“Down these mean streets a man must go who is not himself mean, who is neither tarnished nor afraid. The detective must be a complete man and a common man and yet an unusual man. He must be, to use a weathered phrase, a man of honor. He talks as the man of his age talks, that is, with rude wit, a lively sense of the grotesque, a disgust for sham, and a contempt for pettiness.” —Raymond Chandler, “The Simple Art of Murder”– 1950.
“We are your children.” — A forgotten weedy man-boy of middle age addressing Barack Obama in 2008.
Theodore Roosevelt has come under fire by some conservatives recently because of his “progressive”, for the time, ideas on some matters and the fact that he didn’t, like almost all presidents since Washington, wanted to wiggle under or climb over the Constitution to get done what he wanted to get done. His progressivism, for better or worse, was of a conservative sort and not liberal/left as is now the norm. Whatever TR’s merits or demerits as president his real value and legacy for the present day are the culture he championed for the United States and the American individual. His essays were reflections of his life. After his death there popped up, nationwide, many Theodore Roosevelt Clubs dedicated to preserving, not so much his politics, but his ideas regarding culture, the United States, manliness and the value of the Christian ethos in thought, word, and deed.
Shoot forward 25 years in American culture we have fictional characters such as Sam Spade and Phillip Marlowe — a pair of fictional private detectives who, as did The Virginian or Shane, reflect, but in a more urban setting, the rugged individual and men who fought against the odds of popular opinion to do the right thing. Both characters were flawed in many ways — too much booze and too much liking for a “skirt” with nice legs — but with nothing more than overcoats, fedoras, packs of Chesterfields and .38 caliber revolvers they took on their worlds while the powers were against them. They were men of the TR mold. Men who knew that life can be an awful bitch at times, that there is a right and wrong, and that if a wrong is to righted it is an individual who will right it; not a committee, not a government. And they know that they will be insulted, denigrated, beaten up and almost killed for doing the right thing. They didn’t complain to cops or the DA. They didn’t curl up into a ball while in a safe space and cry into the fur of their kittens. They girded their loins and got on with the job because that was what men and women did in those days. They had to do it. Not because they had no choice (universities and “the arts” have always been a place for the sensitive to retreat to and feel safe), but because it was the right thing to do.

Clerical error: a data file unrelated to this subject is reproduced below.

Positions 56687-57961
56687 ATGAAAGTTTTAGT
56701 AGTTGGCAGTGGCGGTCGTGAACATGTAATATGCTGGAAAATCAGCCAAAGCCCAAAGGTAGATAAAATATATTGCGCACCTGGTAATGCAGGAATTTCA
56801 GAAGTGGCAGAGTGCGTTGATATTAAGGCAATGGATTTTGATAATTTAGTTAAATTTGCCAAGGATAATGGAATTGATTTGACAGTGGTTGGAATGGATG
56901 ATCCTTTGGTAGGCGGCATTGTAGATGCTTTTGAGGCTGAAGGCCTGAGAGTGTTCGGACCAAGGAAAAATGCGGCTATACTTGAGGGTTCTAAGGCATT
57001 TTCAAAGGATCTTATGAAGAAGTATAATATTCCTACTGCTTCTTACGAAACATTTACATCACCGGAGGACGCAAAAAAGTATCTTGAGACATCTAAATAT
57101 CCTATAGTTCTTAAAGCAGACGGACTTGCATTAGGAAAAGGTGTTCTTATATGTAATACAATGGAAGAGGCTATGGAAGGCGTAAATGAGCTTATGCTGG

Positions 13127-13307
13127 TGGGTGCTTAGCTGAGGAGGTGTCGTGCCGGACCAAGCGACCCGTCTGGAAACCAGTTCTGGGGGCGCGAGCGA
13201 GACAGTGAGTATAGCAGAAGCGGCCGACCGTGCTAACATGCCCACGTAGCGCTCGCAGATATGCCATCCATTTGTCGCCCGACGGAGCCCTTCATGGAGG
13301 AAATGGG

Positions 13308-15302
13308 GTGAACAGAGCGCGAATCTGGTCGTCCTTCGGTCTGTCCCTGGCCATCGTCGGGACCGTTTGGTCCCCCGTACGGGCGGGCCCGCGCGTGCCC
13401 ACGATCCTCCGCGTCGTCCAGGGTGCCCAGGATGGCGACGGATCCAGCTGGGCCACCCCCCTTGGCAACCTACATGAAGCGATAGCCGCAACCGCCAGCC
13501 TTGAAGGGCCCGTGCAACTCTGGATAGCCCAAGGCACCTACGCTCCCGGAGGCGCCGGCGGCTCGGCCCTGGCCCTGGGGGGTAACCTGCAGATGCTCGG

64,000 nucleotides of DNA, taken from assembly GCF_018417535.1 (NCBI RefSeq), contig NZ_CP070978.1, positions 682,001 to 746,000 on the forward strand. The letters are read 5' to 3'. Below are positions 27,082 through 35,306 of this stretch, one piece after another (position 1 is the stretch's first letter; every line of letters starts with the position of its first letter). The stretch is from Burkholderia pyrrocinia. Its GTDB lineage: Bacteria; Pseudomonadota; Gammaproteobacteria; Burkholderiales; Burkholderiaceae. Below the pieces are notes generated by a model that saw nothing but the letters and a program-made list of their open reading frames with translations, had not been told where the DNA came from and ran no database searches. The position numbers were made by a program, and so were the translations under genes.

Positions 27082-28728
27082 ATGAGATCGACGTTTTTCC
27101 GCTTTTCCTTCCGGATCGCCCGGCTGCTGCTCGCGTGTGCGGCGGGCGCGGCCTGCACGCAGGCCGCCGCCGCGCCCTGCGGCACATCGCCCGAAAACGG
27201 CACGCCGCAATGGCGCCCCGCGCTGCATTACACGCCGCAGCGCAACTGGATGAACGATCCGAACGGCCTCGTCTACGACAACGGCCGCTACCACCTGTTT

From the early days of the Republic, in fact since the beginning of recorded history the hero has been championed and praised. The man or woman who, as an individual, struggles and overcomes and is victorious was, and should still, if the modern world made any sense, be held as examples of what the best of us aspire to. Hector, Achilles, Odysseus, Boeudeccia, Roland, Beowulf, Lancelot, Allan Quatermain, Mike Hammer, etc. all modeled the idea of the person who was a strong individual who could trade insult for insult, blow for blow, and exhibit the toughness that makes that person an envy to the weaker who prefer the collective. And some of the above, once the challenge faced them, knew that they were doomed. But instead of running away they faced their enemy because that what was expected and that there was always a hope that the gods or God would smile upon them.
But those days are gone. Despite Jack Reacher novels and Mission Impossible movies, the modern idea of a hero is a committee. Consider the various permutations of CSI or NCIS on television. There are no heroes in those programs. Everything is done by committee and computer all with regard to the sensitivities of the society and the perpetrator. After all, one doesn’t want to insult a child molester caught in the act until he has been found guilty by a court of law. And all of the above are, in reality, government operators. The government will solve the problem because the government knows best. Peter Gunn, Jim Rockford, and Joe Mannix are considered dinosaurs and thugs because they did not depend on the state to accomplish their missions. The man with right on his side and a mission is a renegade, a dangerous lone wolf despite the fact that he may administer better and quicker justice than the geeks sitting in trick offices with trick monitors drinking tall double cappuccinos and risking nothing more than a reprimand from the government boss for using a racial profile.
We have come to the point where a middle-aged man, in 2008, said to Barack Obama, “We are your children” instead, as in days past, a man would stand up at the meeting and say, “Remember this, young man. We are your boss. You govern at our pleasure. The best thing you can do is leave us alone to get on with our lives.”
It hasn’t happened with Obama and, unfortunately it’s not likely to take place with Trump. The liberals are still curled up in a ball in their safe space and the Trumpsters are too busy doing the chicken dance. The rest of us can only get our overcoats and fedoras to the dry cleaner and tie our shoes tight while we ready ourselves to hit the mean streets.